|Publication number||US6927037 B2|
|Application number||US 09/888,008|
|Publication date||Aug 9, 2005|
|Filing date||Jun 22, 2001|
|Priority date||Jun 22, 2000|
|Also published as||US20020072082|
|Publication number||09888008, 888008, US 6927037 B2, US 6927037B2, US-B2-6927037, US6927037 B2, US6927037B2|
|Inventors||Thomas P. Kasten, Mark G. Currie, William M. Moore, Kay Broschat|
|Original Assignee||Pharmacia Corporation|
|Export Citation||BiBTeX, EndNote, RefMan|
|Patent Citations (6), Non-Patent Citations (2), Referenced by (1), Classifications (8), Legal Events (4)|
|External Links: USPTO, USPTO Assignment, Espacenet|
The present application claims priority under Title 35, United States Code § 119 of the U.S. Provisional application Ser. No. 60/213,354 filed Jun. 22, 2000.
The present invention relates to a rapid high-throughput ion-exchange resin assay for determining enzyme activity. This novel assay uses a radiometric technique which separates the radioactive substrate from the product (or the radioactive product from the substrate) by exploiting the differences in the net charges of the molecules using ion-exchange resin. This assay is useful, for example, for studies of enzyme kinetics, the identification of functional sites in the enzyme, and in the automated screening of compound libraries for pharmaceutical drug development.
Determining the ability of an enzyme to catalyze the chemical conversion of a substrate to a product is key to understanding a variety of problems in biochemistry and medicine, including the development of novel therapies which alter such reactions. Enzymologists have been adaptable in devising ways to follow an enzymatic reaction in crude systems. For example, in the early development of enzymology, scientists used spectrophotometric analysis of enzymatic reactions where the adsorption spectrum of the product was distinct from the adsorption spectrum of the substrate. Although such early assays had the advantage of continuous monitoring of the enzyme reaction, the change in adsorption at certain points in the spectrum could occur for reasons other than the primary reaction under study, causing unreliable results. Further, in many enzymatic reactions, the product (or substrate) cannot be monitored continuously, and thus the only way to observe the reaction is to use a discontinuous assay where the reaction is allowed to proceed for a set period and then is terminated. Colorimetric assays are an example of a discontinuous assay in which the stopped reaction can be treated in a subsequent procedure that results in a colorimetric reaction that is then quantitated. Colorimetric assays are more reliable than spectophotometric assays, but are limited by their sensitivity.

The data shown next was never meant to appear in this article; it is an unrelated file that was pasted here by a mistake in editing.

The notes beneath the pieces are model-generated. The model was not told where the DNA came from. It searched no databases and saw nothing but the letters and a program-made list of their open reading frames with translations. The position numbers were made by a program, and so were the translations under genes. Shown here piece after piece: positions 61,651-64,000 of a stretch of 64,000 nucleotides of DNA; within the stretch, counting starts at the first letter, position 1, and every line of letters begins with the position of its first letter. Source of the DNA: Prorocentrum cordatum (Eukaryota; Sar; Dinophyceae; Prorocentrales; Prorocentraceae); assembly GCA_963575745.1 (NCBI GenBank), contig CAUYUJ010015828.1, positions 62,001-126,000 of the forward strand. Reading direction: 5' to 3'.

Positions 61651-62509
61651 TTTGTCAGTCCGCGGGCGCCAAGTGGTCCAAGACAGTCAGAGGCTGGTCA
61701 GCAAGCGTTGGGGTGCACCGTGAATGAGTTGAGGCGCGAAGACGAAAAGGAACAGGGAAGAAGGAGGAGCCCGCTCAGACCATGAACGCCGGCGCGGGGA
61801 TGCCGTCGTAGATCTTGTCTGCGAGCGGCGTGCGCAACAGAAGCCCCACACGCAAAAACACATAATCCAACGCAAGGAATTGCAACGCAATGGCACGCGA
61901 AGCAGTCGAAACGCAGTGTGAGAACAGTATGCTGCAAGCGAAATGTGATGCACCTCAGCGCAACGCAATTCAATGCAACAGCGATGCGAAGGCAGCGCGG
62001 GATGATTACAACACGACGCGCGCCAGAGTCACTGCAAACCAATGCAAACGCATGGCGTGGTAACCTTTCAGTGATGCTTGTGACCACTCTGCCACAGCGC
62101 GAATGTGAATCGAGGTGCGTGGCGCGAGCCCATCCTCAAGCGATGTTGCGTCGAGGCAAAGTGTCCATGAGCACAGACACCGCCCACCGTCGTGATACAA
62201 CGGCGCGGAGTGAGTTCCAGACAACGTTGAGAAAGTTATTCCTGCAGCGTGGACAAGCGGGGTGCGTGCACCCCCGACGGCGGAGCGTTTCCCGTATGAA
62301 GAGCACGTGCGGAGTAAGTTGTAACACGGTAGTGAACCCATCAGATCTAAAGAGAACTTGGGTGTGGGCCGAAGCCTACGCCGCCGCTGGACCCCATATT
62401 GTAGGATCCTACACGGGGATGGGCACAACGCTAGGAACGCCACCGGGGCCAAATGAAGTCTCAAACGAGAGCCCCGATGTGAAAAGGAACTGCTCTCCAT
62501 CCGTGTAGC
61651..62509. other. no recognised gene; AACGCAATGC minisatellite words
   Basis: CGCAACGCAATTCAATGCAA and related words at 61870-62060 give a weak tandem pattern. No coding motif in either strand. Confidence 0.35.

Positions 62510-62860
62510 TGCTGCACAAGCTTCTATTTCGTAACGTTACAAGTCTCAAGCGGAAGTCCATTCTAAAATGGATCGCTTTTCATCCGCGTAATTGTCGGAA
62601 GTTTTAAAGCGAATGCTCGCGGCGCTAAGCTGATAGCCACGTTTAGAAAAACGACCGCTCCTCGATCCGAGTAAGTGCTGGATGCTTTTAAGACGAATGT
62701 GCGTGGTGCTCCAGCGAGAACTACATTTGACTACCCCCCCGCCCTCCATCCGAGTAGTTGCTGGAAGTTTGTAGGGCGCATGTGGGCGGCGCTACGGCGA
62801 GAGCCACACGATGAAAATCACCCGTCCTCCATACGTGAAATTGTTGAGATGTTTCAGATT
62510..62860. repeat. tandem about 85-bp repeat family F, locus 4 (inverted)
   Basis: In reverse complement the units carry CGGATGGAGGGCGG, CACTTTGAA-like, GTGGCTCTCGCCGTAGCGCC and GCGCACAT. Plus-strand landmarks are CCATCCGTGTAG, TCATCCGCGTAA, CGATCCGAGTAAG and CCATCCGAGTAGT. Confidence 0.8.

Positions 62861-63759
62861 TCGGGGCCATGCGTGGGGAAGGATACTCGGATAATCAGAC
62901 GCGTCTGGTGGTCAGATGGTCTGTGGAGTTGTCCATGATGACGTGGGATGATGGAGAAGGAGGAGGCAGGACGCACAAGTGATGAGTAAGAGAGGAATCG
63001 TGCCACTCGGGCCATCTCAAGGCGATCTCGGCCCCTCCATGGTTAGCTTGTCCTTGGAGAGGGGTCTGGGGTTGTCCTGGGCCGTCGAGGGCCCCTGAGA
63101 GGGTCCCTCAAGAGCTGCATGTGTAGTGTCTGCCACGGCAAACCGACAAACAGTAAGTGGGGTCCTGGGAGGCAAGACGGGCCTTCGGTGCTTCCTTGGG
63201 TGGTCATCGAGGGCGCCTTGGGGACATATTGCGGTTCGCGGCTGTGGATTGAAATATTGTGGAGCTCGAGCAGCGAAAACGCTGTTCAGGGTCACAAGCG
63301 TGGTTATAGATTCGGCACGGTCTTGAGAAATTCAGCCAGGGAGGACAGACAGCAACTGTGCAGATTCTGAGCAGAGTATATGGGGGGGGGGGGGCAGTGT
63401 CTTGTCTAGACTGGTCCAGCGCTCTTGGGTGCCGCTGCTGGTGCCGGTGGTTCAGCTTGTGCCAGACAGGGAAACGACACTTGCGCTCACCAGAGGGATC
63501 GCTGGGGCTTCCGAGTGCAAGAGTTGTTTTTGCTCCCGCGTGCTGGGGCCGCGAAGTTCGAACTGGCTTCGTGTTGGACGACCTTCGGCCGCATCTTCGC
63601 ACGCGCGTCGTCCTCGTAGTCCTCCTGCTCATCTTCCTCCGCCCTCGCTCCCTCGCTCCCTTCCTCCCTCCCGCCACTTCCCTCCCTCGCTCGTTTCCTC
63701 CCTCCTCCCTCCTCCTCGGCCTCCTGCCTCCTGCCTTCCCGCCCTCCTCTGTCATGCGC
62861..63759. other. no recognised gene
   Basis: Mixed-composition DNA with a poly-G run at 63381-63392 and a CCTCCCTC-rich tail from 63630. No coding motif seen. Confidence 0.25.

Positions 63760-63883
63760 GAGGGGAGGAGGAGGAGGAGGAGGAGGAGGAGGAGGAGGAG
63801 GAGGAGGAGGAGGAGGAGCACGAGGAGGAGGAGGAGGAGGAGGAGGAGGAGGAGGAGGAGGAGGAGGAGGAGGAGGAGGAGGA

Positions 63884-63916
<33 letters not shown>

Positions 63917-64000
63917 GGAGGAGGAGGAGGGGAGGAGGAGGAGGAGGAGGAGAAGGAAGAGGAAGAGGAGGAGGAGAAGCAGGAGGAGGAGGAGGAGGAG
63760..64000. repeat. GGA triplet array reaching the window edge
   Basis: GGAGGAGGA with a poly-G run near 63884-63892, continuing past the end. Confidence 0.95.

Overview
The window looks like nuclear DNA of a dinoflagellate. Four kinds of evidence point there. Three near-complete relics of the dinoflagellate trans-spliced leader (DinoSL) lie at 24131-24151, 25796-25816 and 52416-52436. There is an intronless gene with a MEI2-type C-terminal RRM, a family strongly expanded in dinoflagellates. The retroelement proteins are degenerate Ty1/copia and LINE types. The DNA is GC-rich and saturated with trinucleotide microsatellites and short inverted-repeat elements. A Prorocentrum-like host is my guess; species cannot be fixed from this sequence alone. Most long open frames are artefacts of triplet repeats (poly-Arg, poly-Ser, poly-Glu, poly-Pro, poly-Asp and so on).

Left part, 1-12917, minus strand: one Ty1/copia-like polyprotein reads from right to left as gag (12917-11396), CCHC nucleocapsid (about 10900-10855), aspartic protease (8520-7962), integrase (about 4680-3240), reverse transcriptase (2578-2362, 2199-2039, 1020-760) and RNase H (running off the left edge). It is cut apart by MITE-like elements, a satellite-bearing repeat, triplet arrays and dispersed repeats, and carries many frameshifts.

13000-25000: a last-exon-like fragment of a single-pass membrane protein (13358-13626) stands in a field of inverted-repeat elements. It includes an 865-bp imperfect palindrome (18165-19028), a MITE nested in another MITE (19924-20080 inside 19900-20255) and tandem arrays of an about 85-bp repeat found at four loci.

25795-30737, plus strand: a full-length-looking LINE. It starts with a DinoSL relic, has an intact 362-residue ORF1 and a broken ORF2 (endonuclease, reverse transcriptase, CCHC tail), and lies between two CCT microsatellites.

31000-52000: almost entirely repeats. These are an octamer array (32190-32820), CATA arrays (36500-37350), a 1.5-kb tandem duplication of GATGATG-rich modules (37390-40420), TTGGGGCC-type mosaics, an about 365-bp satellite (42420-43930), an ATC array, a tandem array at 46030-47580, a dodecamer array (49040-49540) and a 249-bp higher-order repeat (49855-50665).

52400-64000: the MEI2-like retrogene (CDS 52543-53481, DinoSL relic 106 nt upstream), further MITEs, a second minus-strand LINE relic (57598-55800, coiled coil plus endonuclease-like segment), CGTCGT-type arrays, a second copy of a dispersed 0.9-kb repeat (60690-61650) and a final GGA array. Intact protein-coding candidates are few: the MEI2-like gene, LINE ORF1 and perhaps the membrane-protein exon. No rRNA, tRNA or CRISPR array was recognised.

Even with the increased reliability of the newer enzyme assays, there are many enzymatic reactions in which the separation of reactant and product is necessary before any quantitation can be done. Thus, reliable and sensitive separation assays are needed.
An example of sensitive assays which separate product and substrate include, for example, electropheoresis, such as SDS-polyacrylamide gel electrophoresis (SDS-PAGE), and chromatographic techniques, including thin paper, paper or liquid chromatography, such as high-performance liquid chromatography-, or HPLC-, based separation techniques. Even though these assays allow for reliable quantitation of the enzyme activity, one major disadvantage of these separation techniques is that they are not easily modified for high throughput format, which is useful for the large-scale screening of compound libraries necessary for drug discovery.
Enzyme activity assays have been developed which can be done on 96-well plates, but these too have limitations. In these assays, the reaction is done in the 96 well plate format, and then is stopped by a stop buffer. The resulting product is pored onto and then immobilized or bound to a solid support, such as an insoluble polymeric material, inorganic or organic matrix, or gel, which is then washed repeatedly to remove non-immobilized components. The immobilized components are then quantified. Even though this assay is high-throughput, it is still cumbersome in that it is not done in a single reaction container and requires multiple steps, making automation difficult. Thus, there is a need in the art for a sensitive and reliable enzyme activity assay which stops the reaction and separates the enzyme product from the substrate in a single step, such that it can be used in an automated, high-throughput format.